Audi A5 Sportback hatchback (2009-2016) - Engines, drive & performance

Almost all Audi A5 Sportback models are quick

Carbuyer Rating

3.4 out of 5

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Engines, drive & performance Rating

3.7 out of 5

The strongest aspect of the Audi A5 Sportback’s performance is undoubtedly the engine range. With the exception of the eco-friendly Ultra model, which itself isn’t terribly sluggish, all the engines are punchy, quick and refined.

Audi A5 diesel engines

The model we recommend is the 187bhp version of the turbocharged 2.0-litre diesel, which is capable of 0-62mph in 7.8 seconds (or 7.4 with Audi’s automatic gearbox). The 242bhp 3.0-litre V6 turbocharged diesel is the one to go for if you want the quickest A5 Sportback in the standard range – it can do 0-62mph in just 5.9 seconds and has plenty of power for overtaking.

Petrol engines

Although a diesel A5 is certainly the way to go, the 175 and 227bhp petrol engines are both quick, with the latter taking 6.5 seconds to get to 62mph from a standstill. They certainly aren’t bad if you prefer the character of a petrol engine to a diesel.

When it comes to handling, the A5 Sportback is sporty without being razor-sharp. It’s better to think of it as a stable, controlled and refined car rather than an all-out sports coupe. The BMW 4 Series Gran Coupe falls broadly into this category, too, but the A5 Sportback’s steering feels more artificial and less positive than that of its main rival, which means the BMW is more fun to drive.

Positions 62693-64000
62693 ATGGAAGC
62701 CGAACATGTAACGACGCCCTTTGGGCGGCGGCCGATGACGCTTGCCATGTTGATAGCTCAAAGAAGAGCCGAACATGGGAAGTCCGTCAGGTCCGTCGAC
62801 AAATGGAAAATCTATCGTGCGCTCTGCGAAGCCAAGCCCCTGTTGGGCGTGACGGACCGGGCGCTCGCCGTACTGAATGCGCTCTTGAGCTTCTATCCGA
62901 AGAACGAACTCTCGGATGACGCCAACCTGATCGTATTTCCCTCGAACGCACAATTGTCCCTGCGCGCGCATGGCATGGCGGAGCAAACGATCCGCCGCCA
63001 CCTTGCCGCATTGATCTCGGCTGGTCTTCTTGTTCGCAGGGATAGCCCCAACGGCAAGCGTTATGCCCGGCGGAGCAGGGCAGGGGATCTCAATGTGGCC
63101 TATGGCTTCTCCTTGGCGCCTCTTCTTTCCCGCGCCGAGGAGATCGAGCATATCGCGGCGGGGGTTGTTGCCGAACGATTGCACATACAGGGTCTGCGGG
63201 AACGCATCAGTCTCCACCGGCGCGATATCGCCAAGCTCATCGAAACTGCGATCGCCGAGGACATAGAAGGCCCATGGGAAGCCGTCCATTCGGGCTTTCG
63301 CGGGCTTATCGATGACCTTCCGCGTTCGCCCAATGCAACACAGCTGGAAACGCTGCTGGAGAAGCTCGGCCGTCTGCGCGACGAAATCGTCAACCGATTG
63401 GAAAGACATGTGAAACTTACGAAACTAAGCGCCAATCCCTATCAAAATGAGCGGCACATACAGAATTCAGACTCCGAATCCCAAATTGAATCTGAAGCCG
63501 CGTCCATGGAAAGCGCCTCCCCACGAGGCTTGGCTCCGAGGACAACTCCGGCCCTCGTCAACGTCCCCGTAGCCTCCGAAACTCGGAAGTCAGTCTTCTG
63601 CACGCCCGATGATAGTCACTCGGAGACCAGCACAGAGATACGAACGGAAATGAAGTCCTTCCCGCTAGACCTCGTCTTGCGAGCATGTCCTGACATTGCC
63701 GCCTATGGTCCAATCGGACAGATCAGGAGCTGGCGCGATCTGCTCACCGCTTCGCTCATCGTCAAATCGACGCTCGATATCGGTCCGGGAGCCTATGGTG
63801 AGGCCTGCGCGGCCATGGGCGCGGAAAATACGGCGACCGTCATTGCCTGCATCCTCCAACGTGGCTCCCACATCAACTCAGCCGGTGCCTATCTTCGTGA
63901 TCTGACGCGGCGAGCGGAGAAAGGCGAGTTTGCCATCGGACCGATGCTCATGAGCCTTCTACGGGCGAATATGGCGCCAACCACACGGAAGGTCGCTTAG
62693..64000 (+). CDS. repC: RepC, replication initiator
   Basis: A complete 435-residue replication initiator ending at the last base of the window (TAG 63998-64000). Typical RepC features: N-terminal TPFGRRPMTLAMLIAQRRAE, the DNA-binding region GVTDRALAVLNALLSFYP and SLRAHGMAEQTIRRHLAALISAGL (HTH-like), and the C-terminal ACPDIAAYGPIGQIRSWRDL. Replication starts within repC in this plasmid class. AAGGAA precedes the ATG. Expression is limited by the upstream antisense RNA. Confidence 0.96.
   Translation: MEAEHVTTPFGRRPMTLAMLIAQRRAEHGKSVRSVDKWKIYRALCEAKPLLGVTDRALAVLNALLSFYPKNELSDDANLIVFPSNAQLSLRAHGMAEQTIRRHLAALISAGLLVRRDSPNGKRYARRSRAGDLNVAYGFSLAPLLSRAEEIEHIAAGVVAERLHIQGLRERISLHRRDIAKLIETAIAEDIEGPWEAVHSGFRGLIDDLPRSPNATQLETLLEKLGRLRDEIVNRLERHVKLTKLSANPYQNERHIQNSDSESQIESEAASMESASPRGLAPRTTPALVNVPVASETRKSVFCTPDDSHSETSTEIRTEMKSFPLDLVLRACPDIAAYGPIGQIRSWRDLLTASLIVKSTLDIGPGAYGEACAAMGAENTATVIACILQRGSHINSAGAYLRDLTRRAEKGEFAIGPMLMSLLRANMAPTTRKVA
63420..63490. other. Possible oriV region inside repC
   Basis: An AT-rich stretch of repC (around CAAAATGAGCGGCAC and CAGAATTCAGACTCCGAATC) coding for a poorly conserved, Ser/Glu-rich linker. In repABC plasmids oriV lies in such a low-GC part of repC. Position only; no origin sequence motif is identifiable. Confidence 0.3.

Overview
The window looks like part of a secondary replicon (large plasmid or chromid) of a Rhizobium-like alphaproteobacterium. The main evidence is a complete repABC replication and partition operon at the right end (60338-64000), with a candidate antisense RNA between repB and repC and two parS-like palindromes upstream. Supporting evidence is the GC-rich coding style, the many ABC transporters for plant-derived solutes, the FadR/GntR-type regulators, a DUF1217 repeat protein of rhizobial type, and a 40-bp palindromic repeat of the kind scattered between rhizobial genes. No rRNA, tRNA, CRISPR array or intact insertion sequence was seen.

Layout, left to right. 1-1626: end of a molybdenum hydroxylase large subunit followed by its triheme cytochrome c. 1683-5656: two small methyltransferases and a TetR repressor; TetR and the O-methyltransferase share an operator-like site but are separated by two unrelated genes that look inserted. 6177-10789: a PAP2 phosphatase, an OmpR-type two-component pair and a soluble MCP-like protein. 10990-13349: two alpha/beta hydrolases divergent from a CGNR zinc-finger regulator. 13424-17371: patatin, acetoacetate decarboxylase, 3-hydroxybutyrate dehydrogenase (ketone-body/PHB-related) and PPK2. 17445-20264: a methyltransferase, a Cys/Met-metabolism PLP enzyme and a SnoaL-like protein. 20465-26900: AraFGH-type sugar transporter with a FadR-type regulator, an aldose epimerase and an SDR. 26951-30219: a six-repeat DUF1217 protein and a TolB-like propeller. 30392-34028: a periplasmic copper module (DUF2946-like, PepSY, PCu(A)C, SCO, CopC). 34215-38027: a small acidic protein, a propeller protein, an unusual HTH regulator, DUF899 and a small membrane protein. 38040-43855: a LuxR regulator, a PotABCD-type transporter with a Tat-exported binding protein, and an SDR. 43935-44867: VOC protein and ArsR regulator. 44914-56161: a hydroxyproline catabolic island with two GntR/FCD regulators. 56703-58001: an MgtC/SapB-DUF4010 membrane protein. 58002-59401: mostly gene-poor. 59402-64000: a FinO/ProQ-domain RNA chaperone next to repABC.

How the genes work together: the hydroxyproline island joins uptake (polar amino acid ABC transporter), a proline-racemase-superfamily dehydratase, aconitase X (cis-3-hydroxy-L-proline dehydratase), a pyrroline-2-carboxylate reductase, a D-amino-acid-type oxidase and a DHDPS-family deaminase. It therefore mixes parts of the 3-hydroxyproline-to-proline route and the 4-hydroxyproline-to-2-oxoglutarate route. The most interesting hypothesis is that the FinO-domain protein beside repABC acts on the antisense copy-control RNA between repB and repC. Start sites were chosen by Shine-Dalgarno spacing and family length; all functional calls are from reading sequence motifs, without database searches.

The standard suspension makes for a smooth, comfortable ride, but the higher-spec trim levels add larger alloy wheels and firmer, lower suspension that helps the car’s performance through corners but can make it uncomfortable on poorly surfaced roads. The S line and Black Edition Plus models come with sports suspension as standard, with the option to upgrade to S line sports suspension.

Some drivers will like the enhanced cornering performance and taut feel that these setups provide, but others will find them wearing, particularly on long journeys. Our advice would be to consider what you’ll mainly be using the car for and then test-drive a model with the firmer setup to see which you prefer. We think the firmer setup compromises ride quality too much on UK roads.

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